Full-text · Article · Dec 2012 · Journal of Bioenergetics
[Show abstract][Hide abstract] ABSTRACT: A broad spectrum of beneficial effects has been ascribed to creatine (Cr), phosphocreatine (PCr) and their cyclic analogues cyclo-(cCr) and phospho-cyclocreatine (PcCr). Cr is widely used as nutritional supplement in sports and increasingly also as adjuvant treatment for pathologies such as myopathies and a plethora of neurodegenerative diseases. Additionally, Cr and its cyclic analogues have been proposed for anti-cancer treatment. The mechanisms involved in these pleiotropic effects are still controversial and far from being understood. The reversible conversion of Cr and ATP into PCr and ADP by creatine kinase, generating highly diffusible PCr energy reserves, is certainly an important element. However, some protective effects of Cr and analogues cannot be satisfactorily explained solely by effects on the cellular energy state. Here we used mainly liposome model systems to provide evidence for interaction of PCr and PcCr with different zwitterionic phospholipids by applying four independent, complementary biochemical and biophysical assays: (i) chemical binding assay, (ii) surface plasmon resonance spectroscopy (SPR), (iii) solid-state (31)P-NMR, and (iv) differential scanning calorimetry (DSC). SPR revealed low affinity PCr/phospholipid interaction that additionally induced changes in liposome shape as indicated by NMR and SPR. Additionally, DSC revealed evidence for membrane packing effects by PCr, as seen by altered lipid phase transition. Finally, PCr efficiently protected against membrane permeabilization in two different model systems: liposome-permeabilization by the membrane-active peptide melittin, and erythrocyte hemolysis by the oxidative drug doxorubicin, hypoosmotic stress or the mild detergent saponin. These findings suggest a new molecular basis for non-energy related functions of PCr and its cyclic analogue. PCr/phospholipid interaction and alteration of membrane structure may not only protect cellular membranes against various insults, but could have more general implications for many physiological membrane-related functions that are relevant for health and disease.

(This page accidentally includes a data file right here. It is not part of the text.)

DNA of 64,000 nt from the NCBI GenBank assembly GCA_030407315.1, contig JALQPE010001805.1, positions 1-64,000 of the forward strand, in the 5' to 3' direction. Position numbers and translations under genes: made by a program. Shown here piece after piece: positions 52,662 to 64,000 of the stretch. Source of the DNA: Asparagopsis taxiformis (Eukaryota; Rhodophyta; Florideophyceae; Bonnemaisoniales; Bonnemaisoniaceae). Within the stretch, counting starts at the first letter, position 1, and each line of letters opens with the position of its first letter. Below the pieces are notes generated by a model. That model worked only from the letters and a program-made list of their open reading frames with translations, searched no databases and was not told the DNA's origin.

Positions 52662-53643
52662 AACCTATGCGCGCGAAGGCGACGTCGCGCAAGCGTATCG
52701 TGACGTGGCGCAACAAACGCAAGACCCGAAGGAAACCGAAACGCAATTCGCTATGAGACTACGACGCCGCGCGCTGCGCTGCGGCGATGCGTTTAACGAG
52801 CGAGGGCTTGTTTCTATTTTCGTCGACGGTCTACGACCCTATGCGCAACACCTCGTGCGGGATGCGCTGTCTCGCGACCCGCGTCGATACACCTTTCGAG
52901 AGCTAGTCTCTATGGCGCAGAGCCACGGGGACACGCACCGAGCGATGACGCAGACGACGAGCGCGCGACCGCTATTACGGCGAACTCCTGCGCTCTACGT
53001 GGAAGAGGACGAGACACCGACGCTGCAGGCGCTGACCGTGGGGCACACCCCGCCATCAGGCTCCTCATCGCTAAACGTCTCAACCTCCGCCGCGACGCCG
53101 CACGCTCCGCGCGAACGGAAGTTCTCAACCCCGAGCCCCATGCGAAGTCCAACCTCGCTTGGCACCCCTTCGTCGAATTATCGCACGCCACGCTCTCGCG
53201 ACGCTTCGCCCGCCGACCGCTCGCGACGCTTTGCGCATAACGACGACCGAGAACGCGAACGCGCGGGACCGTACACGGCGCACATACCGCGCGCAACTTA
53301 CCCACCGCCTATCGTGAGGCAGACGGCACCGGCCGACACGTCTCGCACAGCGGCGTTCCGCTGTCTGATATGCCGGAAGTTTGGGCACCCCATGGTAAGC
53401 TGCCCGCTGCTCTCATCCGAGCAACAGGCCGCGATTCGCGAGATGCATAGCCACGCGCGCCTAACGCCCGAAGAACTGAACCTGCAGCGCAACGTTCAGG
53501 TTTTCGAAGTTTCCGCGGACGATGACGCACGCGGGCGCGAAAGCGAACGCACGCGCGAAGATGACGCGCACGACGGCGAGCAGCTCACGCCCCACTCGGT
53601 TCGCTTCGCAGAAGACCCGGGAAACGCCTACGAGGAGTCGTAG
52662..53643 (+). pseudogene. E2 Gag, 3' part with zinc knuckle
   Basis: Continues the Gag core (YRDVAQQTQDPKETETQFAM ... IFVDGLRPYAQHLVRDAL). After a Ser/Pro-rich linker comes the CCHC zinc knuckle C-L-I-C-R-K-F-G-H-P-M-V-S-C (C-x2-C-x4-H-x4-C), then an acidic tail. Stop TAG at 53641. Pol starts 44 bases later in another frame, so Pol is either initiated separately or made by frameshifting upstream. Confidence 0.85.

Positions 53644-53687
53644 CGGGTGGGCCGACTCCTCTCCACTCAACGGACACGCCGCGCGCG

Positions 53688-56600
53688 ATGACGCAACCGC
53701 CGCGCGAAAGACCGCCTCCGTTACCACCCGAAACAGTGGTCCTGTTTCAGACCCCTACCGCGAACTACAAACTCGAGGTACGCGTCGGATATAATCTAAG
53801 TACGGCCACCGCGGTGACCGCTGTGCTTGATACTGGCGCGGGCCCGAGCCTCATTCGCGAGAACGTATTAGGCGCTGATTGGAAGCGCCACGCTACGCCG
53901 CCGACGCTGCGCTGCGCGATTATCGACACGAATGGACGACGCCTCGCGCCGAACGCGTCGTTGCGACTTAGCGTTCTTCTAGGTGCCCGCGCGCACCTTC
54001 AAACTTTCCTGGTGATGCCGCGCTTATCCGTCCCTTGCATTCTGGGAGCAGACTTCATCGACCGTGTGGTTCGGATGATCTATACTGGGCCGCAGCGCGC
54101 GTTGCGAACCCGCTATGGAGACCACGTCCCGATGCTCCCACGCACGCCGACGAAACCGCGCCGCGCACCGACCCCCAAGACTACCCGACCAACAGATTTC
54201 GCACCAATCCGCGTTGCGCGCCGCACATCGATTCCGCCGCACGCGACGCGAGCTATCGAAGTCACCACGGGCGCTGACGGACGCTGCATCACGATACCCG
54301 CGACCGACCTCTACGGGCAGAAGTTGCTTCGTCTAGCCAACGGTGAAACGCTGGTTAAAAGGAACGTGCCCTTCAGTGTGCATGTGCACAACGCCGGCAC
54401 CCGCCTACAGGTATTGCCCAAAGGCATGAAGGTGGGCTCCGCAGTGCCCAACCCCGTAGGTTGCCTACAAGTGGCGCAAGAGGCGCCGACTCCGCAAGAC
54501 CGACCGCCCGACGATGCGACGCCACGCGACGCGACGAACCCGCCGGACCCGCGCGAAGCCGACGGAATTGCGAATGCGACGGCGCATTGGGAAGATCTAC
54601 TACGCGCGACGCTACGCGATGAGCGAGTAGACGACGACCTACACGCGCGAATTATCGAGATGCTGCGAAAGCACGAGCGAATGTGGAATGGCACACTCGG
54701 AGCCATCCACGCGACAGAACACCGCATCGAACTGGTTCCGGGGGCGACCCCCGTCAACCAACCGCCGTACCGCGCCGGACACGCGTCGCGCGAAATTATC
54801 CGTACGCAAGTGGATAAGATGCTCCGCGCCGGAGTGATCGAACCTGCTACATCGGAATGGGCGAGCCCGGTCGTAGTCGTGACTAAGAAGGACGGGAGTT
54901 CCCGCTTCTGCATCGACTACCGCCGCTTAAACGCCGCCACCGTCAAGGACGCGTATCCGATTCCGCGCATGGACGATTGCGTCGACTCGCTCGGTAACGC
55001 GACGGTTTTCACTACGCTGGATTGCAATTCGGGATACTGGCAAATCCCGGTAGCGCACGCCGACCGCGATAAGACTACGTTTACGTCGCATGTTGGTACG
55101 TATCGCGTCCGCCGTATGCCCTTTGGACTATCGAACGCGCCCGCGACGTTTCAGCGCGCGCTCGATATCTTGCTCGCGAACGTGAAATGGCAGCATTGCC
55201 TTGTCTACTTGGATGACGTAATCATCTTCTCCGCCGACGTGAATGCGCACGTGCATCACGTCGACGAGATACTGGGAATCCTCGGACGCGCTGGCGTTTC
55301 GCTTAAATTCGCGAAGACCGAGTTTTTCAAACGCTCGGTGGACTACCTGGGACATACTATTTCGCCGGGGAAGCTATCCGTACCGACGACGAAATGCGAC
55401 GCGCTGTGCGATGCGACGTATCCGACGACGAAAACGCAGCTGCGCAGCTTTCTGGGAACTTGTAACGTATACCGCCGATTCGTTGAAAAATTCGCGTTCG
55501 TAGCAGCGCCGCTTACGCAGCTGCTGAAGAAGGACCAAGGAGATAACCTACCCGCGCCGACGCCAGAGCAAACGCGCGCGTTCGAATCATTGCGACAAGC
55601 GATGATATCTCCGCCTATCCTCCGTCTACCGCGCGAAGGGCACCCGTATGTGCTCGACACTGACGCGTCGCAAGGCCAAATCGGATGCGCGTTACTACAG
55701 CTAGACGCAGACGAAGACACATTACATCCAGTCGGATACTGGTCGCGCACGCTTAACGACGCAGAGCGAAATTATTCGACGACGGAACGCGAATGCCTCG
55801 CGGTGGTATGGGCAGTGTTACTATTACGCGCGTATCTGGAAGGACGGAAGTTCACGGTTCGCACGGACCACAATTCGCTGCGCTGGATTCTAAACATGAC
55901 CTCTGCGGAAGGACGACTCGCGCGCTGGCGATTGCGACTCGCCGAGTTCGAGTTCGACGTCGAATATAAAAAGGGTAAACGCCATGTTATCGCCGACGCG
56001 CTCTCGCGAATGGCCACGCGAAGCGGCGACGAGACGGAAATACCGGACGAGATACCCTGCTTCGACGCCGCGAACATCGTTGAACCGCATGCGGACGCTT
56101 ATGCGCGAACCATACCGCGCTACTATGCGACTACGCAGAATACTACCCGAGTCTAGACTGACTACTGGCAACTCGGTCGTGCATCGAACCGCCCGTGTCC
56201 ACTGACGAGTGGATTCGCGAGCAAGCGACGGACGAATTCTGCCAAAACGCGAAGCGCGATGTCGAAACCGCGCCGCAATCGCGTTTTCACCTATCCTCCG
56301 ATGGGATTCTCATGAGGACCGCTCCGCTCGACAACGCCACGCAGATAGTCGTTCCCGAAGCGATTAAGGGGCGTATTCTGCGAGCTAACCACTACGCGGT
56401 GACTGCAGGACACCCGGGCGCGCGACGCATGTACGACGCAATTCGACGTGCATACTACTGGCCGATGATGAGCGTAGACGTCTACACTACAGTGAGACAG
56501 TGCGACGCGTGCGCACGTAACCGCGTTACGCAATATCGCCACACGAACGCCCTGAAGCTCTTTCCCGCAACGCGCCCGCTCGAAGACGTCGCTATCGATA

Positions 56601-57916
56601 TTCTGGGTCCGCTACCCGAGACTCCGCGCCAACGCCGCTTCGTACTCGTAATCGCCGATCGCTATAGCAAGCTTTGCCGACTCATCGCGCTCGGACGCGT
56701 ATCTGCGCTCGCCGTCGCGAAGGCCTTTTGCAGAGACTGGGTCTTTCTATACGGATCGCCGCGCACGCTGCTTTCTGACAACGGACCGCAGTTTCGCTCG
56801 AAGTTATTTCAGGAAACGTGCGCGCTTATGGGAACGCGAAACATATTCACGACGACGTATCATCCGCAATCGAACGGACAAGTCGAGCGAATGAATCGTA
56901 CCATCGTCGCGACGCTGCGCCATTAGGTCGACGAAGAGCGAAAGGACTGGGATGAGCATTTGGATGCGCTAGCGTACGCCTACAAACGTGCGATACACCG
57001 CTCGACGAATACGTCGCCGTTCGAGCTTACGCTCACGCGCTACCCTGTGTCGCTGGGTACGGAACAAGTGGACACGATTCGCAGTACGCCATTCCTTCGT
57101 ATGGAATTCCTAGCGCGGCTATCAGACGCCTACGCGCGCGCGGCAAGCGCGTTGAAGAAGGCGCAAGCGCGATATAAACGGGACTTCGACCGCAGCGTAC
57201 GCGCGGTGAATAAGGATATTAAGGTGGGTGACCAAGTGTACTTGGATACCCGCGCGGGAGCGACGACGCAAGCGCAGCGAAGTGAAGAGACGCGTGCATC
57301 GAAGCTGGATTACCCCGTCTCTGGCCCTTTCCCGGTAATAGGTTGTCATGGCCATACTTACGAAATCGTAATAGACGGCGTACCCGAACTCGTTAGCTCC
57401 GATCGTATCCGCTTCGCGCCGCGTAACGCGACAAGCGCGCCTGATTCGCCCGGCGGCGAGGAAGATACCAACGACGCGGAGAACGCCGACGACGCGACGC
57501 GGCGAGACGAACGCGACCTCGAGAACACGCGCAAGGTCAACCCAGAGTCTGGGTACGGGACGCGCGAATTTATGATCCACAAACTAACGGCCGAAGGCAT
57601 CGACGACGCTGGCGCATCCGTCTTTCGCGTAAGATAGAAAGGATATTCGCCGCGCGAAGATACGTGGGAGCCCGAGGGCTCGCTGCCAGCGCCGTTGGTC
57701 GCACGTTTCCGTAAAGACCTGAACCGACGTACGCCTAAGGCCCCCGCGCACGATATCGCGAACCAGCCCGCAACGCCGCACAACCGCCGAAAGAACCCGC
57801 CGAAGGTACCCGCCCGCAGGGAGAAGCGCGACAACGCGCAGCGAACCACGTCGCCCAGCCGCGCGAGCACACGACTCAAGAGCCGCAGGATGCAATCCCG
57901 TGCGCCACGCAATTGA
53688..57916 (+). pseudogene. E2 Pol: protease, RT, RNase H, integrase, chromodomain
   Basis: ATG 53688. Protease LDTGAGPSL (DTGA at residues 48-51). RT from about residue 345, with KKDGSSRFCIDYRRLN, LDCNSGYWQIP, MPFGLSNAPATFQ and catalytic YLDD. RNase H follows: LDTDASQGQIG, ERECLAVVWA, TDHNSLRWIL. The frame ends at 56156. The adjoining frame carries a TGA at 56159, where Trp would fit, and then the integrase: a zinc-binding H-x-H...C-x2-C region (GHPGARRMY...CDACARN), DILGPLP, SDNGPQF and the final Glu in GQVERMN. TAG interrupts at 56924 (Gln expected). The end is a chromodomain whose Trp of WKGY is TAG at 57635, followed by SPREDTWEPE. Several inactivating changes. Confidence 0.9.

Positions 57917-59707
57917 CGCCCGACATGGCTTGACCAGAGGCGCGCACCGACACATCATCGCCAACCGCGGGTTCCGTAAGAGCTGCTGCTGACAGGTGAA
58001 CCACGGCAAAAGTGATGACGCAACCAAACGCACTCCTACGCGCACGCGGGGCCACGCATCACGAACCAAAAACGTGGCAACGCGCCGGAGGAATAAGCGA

[Show abstract][Hide abstract] ABSTRACT: This review describes the recent experimental data on the importance of the VDAC-cytoskeleton interactions in determining the mechanisms of energy and metabolite transfer between mitochondria and cytoplasm in cardiac cells. In the intermembrane space mitochondrial creatine kinase connects VDAC with adenine nucleotide translocase and ATP synthase complex, on the cytoplasmic side VDAC is linked to cytoskeletal proteins. Applying immunofluorescent imaging and Western blot analysis we have shown that β2-tubulin coexpressed with mitochondria is highly important for cardiac muscle cells mitochondrial metabolism. Since it has been shown by Rostovtseva et al. that αβ-heterodimer of tubulin binds to VDAC and decreases its permeability, we suppose that the β-tubulin subunit is bound on the cytoplasmic side and α-tubulin C-terminal tail is inserted into VDAC. Other cytoskeletal proteins, such as plectin and desmin may be involved in this process. The result of VDAC-cytoskeletal interactions is selective restriction of the channel permeability for adenine nucleotides but not for creatine or phosphocreatine that favors energy transfer via the phosphocreatine pathway. In some types of cancer cells these interactions are altered favoring the hexokinase binding and thus explaining the Warburg effect of increased glycolytic lactate production in these cells. This article is part of a Special Issue entitled: VDAC structure, function, and regulation of mitochondrial metabolism.
Full-text · Article · Jan 2012 · Biochimica et Biophysica Acta